Location: Porth Dafarch, Anglesey
Students: Richard Janes, Paul Williams
Student Goals: Original plan had been to focus on leadership skills. However, whilst leadership issues were discussed, the relatively rough conditions were suitable for boat handling skills
Turning the boat through wind and waves - from sheltered area RJ & PW paddled parallel to the waves with speed in order to perform upwind turns. They were encouraged to paddle through the swell with power before slowing down. Downwind turns where performed with wave & wind direction towards the shore. Encouraged to think about using wave or surf assistance for quicker crosswind turns.
PW & RJ looked at turns using outside edge, i.e., edging into the wave (cf bongo sliding in surf); with forward sweep and return with low brace thus maintaining a balanced, stable position ready to brace if necessary. Suggested they look in direction of turn to position body for maximum trunk rotation.
On reflection, whilst using this technique RJ does not shown sufficient commitment in rough water. What RJ gained from observation and instruction during this session is the importance and confidence of quality strokes, i.e., a positive commitment to the edge and paddle.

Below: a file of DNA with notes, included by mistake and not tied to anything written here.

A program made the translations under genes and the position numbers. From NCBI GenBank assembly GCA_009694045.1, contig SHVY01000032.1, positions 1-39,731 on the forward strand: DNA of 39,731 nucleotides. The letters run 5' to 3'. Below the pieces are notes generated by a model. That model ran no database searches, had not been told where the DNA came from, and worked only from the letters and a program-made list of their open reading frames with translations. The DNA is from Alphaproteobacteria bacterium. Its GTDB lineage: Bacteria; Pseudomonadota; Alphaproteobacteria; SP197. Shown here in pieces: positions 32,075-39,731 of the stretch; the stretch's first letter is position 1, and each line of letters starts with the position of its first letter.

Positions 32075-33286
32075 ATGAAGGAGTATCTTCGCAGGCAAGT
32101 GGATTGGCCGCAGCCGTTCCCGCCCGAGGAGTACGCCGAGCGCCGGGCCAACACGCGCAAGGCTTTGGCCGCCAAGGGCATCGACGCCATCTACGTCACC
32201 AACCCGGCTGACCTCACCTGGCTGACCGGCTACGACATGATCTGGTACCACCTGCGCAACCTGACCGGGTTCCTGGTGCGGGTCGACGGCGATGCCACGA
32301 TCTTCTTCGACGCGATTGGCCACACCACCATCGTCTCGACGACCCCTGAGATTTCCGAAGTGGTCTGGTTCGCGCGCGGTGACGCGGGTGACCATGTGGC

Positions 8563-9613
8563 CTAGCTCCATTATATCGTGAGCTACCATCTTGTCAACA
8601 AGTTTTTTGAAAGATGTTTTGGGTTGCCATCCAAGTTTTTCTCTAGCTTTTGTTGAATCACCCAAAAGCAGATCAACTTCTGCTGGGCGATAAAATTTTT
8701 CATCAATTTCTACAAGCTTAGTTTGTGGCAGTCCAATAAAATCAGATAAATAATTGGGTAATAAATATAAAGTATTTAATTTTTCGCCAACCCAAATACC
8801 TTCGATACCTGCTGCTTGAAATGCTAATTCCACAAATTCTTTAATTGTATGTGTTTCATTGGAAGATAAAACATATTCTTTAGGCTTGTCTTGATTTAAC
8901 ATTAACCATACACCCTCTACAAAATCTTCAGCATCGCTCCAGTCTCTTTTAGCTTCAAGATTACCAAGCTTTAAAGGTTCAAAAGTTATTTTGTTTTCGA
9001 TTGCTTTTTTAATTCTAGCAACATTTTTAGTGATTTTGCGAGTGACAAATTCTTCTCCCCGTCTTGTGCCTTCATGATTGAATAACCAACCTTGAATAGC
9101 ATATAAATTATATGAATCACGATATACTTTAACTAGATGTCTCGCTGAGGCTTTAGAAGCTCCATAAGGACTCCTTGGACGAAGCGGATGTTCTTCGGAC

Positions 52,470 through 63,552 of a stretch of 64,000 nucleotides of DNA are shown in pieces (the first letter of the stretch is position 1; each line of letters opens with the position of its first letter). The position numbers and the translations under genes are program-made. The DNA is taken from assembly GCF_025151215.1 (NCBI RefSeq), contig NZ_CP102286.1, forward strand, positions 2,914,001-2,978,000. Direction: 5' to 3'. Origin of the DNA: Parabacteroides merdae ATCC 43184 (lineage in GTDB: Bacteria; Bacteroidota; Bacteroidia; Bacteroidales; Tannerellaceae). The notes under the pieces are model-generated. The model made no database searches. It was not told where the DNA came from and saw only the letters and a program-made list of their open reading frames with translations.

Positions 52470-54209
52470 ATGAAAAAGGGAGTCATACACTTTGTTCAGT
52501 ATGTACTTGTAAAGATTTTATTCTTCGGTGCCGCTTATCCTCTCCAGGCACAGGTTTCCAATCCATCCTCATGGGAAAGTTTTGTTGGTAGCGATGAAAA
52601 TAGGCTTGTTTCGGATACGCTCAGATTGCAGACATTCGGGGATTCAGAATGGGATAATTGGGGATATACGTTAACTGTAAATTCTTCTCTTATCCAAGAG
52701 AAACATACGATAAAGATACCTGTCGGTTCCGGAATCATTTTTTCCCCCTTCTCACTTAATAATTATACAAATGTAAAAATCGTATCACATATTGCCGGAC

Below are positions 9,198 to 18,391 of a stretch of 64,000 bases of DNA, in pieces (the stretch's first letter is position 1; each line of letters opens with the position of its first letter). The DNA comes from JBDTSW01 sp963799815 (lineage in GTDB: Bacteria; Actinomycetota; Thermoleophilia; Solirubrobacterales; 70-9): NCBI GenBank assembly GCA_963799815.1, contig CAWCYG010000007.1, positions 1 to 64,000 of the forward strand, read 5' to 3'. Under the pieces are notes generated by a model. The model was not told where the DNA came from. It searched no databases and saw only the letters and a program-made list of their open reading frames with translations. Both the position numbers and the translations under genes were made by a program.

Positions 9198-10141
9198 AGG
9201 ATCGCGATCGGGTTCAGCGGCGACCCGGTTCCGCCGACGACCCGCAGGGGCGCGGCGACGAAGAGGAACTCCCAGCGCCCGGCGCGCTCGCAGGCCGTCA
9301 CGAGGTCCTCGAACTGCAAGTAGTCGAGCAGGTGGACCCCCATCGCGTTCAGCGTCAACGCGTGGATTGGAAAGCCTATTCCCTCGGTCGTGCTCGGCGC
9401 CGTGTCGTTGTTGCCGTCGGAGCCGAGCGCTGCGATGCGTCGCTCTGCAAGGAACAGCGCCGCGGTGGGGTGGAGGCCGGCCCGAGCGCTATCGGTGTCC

Got RJ & PW to examine their stern rudder in the surf using positive blade positioning. PW should try to keep paddle deep, ‘fixing’ the blade in the water during both powerful forward paddling and during sweep strokes. Use rear boat quarter only for reverse sweep (after which sweep becomes reverse paddle stroke). Complete turn using powerful body ‘crunch’ and allow stroke to transfer to low brace (stable, less risk of shoulder damage, more flexible than high brace).
Paddling downwind and following sea; efficient forward paddling - Got PW & RJ to consider positioning feet together (if possible), to sit upright ('go tall') and use good trunk rotation. Also go them to look forward to horizon. They practiced using power and sweep strokes only for correction. This was a downwind / wave exercise (cf techniques and exercises performed paddling into wind on the first Llandudno session).
Psychological Dimension - Intense desire by performer to succeed coupled with feelings of self doubt can be deleterious to positive, enjoyable performance. Training to perform in ‘advanced conditions’ will require a positive mind set along with meticulous planning. ('I have planned the paddle and now I will paddle the plan!')